Circle Swirled Soap in Column Mold
- Time:45 minutes
- Yields:about 12 bars
Today we’re launching our latest mold (drum roll), the Heavy Duty Column mold! To celebrate it’s debut, I’ve got a fun and fabulous tutorial that is a twist on the Faux Funnel Pour technique. This is a great recipe for an alternative to Olive Oil, for those late night soaping adventures where you realize you’re just short of an ingredient and it’s too late to hit up the store (anyone else been there? anyone?). Using contrasting colors in unexpected hues and a bright and fresh fragrance oil blend, I’m hoping you like this recipe as much as I do.
10.5 oz Coconut Oil
10.5 oz Palm Oil
7 oz Rice Bran Oil
7 oz Sesame Oil
5 oz Sodium Hydroxide (Lye)
11.6 oz Distilled Water
0.5 teaspoons Aqua Pearl Mica
1 teaspoon Tangerine Wow! Pigment
1 teaspoon Titanium Dioxide
2 tablespoons Sweet Almond Oil (or any liquid oil)
1.1 oz. Pineapple Cilantro Fragrance Oil
1.3 oz. Basil Essential Oil
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MOLD PREP: Stick the End Cap on the base of the Heavy Duty Column mold. Curl up the Heavy Duty Column Mold Liner and slide into the mold. Run your finger along the seam to ensure it’s perfectly lined up (and so the seam won’t show up on your soap!).
COLORANT PREP: Disperse the Titanium Dioxide and Tangerine Wow! colors in the Sweet Almond oil at a rate of 1 teaspoon pigment to 1 tablespoon oil. A Mini-Mixer is a great tool for quickly mixing the pigment and oil, but be sure to saturate the powder pigment in the oil a bit before turning on the mixer or you might get a messy POOF! of pigment.
FRAGRANCE PREP: Combine the Pineapple Cilantro Fragrance Oil and Basil Essential Oil.
If you have never made cold process soap before, I strongly suggest getting a couple of basic recipes under your belt before diving in. This is an advanced recipe and should not be attempted without first doing some basic recipes. Check out Soap Queen TV on Cold Process if you want to get started with cold process. It’s a 4 part series that will take you through the basics (and be sure to watch the episode on Lye Safety). And for all of you bookworms out there, Bramble Berry also has some helpful reading on cold process soap making or a Beginner’s Kit for $36 here.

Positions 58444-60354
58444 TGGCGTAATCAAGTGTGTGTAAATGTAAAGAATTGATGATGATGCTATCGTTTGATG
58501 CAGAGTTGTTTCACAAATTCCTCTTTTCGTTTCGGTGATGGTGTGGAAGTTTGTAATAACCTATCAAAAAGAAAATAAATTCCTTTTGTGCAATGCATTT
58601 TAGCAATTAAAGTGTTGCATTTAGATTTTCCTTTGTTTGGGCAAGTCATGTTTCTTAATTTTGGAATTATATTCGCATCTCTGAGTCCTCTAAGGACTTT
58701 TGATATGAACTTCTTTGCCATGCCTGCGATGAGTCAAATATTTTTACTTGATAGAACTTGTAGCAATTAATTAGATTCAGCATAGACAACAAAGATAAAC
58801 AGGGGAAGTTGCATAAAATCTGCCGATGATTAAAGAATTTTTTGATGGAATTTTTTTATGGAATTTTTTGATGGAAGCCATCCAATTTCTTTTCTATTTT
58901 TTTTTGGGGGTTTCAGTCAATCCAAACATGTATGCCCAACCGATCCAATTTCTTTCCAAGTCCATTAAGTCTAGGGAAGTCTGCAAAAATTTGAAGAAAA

ONE: With your gloves and goggles on, small children and pets safely out of the area and working in a well-ventilated room (no breathing in lye fumes – or wear a mask), slowly and carefully add the lye to the water. Stir the mixture until all of the lye is dissolved, and set aside to cool.
TWO: Melt and combine Coconut and Palm oils. Add Rice Bran and Sesame oils. When the lye water has cooled to 120 degrees or below, slowly add the lye water to the oils. Pulse the mixture with a stick blender until light trace is reached.
THREE: Split the soap batter into three equal parts, about 2 cups each. Color each of the parts as follows:
- 1.5 teaspoons of dispersed Titanium Dioxide Pigment
- 1.5 teaspoons dispersed Tangerine Wow! Pigment
- 0.5 teaspoons Aqua Pearl Mica
TIP: Mixing the colors with a whisk can help to not accelerate trace, but can’t always mix the micas in fully (resulting in spotty color). If you use a stick blender with the mica, be sure that your other two colors have a similar thickness/trace before moving on to the next step.
FOUR: Add .8 ounces of the Pineapple Cilantro and Basil fragrance blend to each of the colored soap batches. Mix in using a whisk.
FIVE: This technique is reminiscent of the Faux Funnel Pour, except on a much taller scale. Decide on a color order. Pour the first color into the mold, aiming for the center. If you’d like, count to three each color to ensure an even pour. Repeat with the second and third colors, aiming for the center and counting to three. Repeat the entire cycle until the mold is full.
TIP: Keep an eye on the soap waiting to be poured, and stir with a whisk if it appears to be going grainy.
SIX: Allow the soap to sit in the mold for 1-3 days.
SEVEN: Unmold the soap, cut and allow to cure for 4-6 weeks. Enjoy!
Tips for unmolding the Heavy Duty Column Mold:
- Twist off the main part of the mold, away from the end cap, instead of just screwing off the end cap. The soap should stay in the liner and end cap.
- If you are using a softer recipe, add Sodium Lactate to the lye water.
- To avoid tearing the soap, just pull up one of the corners of the liners to see if the soap is ready to come out. Don’t unmold yet if the soap tears.
- If the soap tears, stick the mold in the freezer for an hour or two and try again. If it keeps tearing, wait a few more days, toss the soap in the freezer and try again.
Psst: Would you like a bar of this very soap to really take it apart and see it in person? We had a lot of requests for something like this so we created Soap Queen Lab and I just put this cold process soap up for sale in my brand new Soap Queen Lab shop on Etsy! Check them out here.